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|Title:||Capturing the lived experiences of women with lymphoma in pregnancy: a qualitative study||Authors:||Mills, Georgia S;Di Ciaccio, Pietro R;Tang, Catherine ;Chadwick, Verity;Mason, Kylie D;Campbell, Belinda A;Shipton, Michael J;Shanavas, Mohamed;Morris, Kirk L;Greenwood, Matthew;Langfield, Jenna;Kidson-Gerber, Giselle;Eslick, Renee;Badoux, Xavier;Yannakou, Costas K;Gangatharan, Shane A;Bilmon, Ian;Hamad, Nada||Affliation:||Central Coast Local Health District
|Issue Date:||24-Nov-2022||Source:||Online ahead of print||Journal title:||Leukemia & lymphoma||Department:||Haematology||Abstract:||Lymphoma in pregnancy is a rare and challenging diagnosis that complicates ∼1:6000 pregnancies; posing a series of unique therapeutic, social, and ethical challenges to the patient, her family, and the medical professionals involved. These difficulties are compounded by the paucity of real-world data on the management of LIP, and a lack of relevant support systems for women in this setting. We conducted a retrospective multicenter qualitative study, interviewing women aged ≥18 years of age diagnosed with Hodgkin (HL) or non-Hodgkin lymphoma (NHL) during pregnancy or within 12 months postpartum, between 1 January 2009 and 31 December 2020 from 13 Australasian sites. Semi-structured telephone interviews were conducted, recorded, and analyzed using QSR Int NVivo 12 Pro (March 2020, USA) to quantify salient themes. Of the 32 women interviewed, 20 (63%) were diagnosed during pregnancy (16, 34, and 13% in the 1st, 2nd, and 3rd trimesters, respectively), while 12 (37%) were diagnosed post-partum. Women recalled that their chief concerns at diagnosis were the welfare of their child (n = 13, 41%) and a fear of dying (n = 9, 28%). Perceived diagnostic delay attributed to pregnancy was reported by 41% of participants. Other key themes were communication, educational materials, psychosocial supports, and oncofertility issues. To our knowledge this is the first report capturing the lived experiences of survivors of lymphoma during pregnancy, affording a unique opportunity to consider the management, psychosocial supports, and delivery of care to meet the needs of these women.What is the NEW aspect of your work? To our knowledge, this is the first report capturing and analyzing the healthcare experiences of survivors of Lymphoma in Pregnancy (LIP).What is the CENTRAL finding of your work? Women valued clear and empathic communication, provision of tailored educational materials, access to psychosocial supports (particularly childcare and financial supports), and timely oncofertility management in their healthcare journey.What is (or could be) the SPECIFIC clinical relevance of your work? Women's personal accounts of positive and negative experiences of LIP care provide insights into their specific concerns and needs which can shape healthcare policy and development of a specific framework for managing and supporting patients with LIP (and other cancers).||URI:||https://hdl.handle.net/1/2270||DOI:||10.1080/10428194.2022.2148376||Pubmed:||https://pubmed.ncbi.nlm.nih.gov/36423348/||Publicaton type:||Journal Article||Keywords:||Cancer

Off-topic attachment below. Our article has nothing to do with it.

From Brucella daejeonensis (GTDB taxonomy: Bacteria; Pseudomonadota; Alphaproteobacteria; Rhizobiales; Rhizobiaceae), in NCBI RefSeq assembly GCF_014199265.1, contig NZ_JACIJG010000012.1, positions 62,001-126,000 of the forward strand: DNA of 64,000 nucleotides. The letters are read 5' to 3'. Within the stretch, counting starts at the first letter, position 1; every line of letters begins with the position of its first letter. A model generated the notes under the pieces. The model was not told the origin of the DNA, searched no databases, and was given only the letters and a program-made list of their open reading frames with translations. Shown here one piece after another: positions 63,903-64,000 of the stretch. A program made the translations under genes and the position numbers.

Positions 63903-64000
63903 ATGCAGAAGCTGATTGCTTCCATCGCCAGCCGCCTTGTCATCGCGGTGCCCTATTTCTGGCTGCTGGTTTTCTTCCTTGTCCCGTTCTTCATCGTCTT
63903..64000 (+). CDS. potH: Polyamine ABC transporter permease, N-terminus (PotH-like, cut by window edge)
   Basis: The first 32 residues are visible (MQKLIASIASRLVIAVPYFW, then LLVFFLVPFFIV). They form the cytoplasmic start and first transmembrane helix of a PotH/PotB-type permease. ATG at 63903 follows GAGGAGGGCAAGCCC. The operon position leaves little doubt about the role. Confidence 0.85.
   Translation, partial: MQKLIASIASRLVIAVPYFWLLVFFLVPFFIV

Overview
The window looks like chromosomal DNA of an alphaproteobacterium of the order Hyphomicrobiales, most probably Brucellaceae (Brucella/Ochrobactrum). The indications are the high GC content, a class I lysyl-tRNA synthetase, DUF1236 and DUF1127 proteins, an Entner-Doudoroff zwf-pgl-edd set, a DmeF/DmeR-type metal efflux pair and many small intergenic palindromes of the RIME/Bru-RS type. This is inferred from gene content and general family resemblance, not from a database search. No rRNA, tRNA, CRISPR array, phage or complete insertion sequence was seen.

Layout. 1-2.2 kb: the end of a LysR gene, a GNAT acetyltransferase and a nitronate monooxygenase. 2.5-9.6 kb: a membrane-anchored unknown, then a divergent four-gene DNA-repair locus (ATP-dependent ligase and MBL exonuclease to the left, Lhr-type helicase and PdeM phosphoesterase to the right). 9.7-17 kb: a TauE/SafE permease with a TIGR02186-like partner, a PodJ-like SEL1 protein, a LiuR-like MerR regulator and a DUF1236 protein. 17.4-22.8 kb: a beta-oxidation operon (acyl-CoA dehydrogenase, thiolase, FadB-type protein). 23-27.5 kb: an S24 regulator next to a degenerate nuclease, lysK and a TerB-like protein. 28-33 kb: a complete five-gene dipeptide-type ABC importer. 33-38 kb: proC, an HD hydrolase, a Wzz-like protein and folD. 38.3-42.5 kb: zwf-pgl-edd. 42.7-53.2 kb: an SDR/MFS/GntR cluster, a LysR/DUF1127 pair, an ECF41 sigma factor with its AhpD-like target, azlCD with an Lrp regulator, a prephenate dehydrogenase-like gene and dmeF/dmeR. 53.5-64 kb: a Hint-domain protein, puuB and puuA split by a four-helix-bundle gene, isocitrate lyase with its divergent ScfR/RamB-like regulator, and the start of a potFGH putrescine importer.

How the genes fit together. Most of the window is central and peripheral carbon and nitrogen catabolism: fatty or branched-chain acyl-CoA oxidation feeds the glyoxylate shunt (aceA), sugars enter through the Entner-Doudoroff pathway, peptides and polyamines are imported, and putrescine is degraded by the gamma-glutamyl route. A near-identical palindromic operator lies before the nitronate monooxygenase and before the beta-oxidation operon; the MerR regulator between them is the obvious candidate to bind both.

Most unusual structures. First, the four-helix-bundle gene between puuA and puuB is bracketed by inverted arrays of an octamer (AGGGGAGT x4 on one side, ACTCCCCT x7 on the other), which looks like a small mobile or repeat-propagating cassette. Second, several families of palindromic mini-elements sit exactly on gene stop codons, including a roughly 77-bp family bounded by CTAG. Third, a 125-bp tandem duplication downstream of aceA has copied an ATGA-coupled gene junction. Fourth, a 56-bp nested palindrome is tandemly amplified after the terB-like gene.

|Appears in Collections:||Haematology|
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